Ubunye works with communities in the Ngqushwa and Makana local municipal districts of South Africa’s Eastern Cape province. Our work is concentrated in the former homeland of the Ciskei, an area which was deliberately neglected and underdeveloped during apartheid and where the legacy of this era is reflected starkly by intergenerational and structural poverty.
What skills and resources were you able to draw from the community for this project?
The history of our country means that the potential of a large section of our population has never been recognised. Rural people have a wealth of knowledge, skills and strengths that has been neglected because of a system that denied them agency as full citizens and the right to realise their own potential. The damage done has led people to internalise this mind-set; sometimes manifested in dependency and apathy. Psycho-social development and healing must take place in order for people to realise their ability to create positive change in their own lives and communities.
Ubunye works with communities in the Ngqushwa and Makana local municipal districts of South Africa’s Eastern Cape province. Our work is concentrated in the former homeland of the Ciskei, an area which was deliberately neglected and underdeveloped during apartheid and where the legacy of this era is reflected starkly by intergenerational and structural poverty. The area is highly water scarce and environmentally degraded and communities are feeling the effects of climate change.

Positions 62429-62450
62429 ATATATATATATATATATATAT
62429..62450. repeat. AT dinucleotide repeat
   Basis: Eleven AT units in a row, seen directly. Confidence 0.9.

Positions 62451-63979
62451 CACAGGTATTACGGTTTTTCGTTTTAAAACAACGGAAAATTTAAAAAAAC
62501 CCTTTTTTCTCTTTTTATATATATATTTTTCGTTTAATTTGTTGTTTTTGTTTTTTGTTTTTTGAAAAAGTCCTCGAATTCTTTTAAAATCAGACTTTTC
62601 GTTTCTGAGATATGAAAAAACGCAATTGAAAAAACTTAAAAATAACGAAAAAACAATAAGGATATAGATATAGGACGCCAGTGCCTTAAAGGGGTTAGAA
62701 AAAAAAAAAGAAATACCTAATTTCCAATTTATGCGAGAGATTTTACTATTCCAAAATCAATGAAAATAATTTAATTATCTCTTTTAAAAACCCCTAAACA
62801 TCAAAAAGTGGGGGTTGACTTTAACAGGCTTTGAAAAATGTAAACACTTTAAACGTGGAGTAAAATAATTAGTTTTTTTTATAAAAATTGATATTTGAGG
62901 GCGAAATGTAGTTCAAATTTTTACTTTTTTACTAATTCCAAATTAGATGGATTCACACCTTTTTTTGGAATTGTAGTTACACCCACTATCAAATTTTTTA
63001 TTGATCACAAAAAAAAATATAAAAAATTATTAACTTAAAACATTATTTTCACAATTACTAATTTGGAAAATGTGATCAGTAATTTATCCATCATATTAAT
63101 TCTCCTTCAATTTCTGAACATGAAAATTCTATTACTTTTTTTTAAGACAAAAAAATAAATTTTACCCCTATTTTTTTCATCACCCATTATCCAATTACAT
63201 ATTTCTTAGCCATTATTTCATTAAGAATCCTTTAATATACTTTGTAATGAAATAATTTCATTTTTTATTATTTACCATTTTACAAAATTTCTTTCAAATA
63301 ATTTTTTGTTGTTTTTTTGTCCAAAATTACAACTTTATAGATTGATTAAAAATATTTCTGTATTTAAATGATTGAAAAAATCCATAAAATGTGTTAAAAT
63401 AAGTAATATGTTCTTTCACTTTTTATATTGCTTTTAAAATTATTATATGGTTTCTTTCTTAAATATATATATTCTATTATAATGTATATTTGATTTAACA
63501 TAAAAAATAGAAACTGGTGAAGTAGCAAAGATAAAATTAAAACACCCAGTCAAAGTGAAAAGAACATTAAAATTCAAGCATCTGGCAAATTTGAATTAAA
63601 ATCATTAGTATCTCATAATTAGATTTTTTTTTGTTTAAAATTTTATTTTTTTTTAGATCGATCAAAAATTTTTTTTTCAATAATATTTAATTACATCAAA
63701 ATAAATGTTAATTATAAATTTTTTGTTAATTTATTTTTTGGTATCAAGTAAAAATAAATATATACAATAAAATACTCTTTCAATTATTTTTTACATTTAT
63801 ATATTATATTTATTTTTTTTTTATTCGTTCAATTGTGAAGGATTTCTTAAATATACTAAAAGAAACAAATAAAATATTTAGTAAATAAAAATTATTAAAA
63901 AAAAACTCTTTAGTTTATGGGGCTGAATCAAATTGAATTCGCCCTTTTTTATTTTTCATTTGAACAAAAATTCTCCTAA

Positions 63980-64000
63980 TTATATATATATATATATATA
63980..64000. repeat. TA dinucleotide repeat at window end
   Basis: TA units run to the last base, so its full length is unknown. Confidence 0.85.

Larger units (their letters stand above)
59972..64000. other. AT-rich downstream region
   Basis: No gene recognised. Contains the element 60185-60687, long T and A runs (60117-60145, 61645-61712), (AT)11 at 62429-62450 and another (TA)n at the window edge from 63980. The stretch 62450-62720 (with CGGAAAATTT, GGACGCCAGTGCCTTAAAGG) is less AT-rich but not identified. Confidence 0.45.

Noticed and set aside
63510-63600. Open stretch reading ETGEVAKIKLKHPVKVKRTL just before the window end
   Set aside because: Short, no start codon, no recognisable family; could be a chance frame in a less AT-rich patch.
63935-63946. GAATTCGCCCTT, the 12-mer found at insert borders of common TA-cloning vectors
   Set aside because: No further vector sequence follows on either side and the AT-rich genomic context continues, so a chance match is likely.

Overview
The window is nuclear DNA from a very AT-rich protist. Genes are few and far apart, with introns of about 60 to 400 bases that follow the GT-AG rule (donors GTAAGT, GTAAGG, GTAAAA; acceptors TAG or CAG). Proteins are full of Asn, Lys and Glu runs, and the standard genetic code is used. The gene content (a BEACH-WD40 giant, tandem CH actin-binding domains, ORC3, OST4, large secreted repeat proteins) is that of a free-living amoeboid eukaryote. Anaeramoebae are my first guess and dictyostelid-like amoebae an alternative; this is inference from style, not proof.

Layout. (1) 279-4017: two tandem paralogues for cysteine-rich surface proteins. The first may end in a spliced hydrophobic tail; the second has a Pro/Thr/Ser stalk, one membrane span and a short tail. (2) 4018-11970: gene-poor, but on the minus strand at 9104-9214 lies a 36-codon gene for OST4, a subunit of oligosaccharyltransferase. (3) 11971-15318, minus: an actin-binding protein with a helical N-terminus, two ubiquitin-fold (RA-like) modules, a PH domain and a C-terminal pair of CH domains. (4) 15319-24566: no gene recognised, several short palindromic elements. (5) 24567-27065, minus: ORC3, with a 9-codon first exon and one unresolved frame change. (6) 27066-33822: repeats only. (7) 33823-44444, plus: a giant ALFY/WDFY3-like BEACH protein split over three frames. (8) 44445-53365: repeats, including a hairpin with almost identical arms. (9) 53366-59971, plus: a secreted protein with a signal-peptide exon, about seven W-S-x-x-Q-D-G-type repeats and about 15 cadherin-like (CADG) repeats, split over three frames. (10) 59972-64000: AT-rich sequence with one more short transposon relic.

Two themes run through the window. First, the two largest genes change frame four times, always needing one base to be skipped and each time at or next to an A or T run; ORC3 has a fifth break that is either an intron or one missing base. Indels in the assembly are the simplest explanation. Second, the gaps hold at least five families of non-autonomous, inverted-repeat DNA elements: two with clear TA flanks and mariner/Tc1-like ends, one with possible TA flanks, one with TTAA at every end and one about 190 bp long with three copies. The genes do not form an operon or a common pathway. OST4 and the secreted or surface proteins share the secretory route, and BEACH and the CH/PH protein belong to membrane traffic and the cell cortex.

Addressing the challenges
We are regularly humbled by the tenacity of people to overcome the harshest of circumstances and the creative coping mechanisms they employ to survive and even thrive. We are witness to individuals and families who have experienced repeated shocks and crises and somehow manage to keep going with minimal, if any, safety nets. We have much to learn from this and our challenge is to support people in building on their existing strengths whilst working tirelessly to create a more enabling environment.
Ubunye’s savings and credit group programme is currently being implemented in 26 communities with a membership of 2600 people (85% of whom are women). To date the combined value of the groups’ financial assets is nearly ZAR4 million. The first level of impact that members report is the ability to escape indebtedness to predatory ‘loan sharks’ and the relief that this brings. To provide a few examples, members have been able to improve their lives materially through the renovation and upgrading of their homes, purchase of furniture and household goods and to invest in agricultural activities and the establishment of micro-enterprises in order to generate income for their families.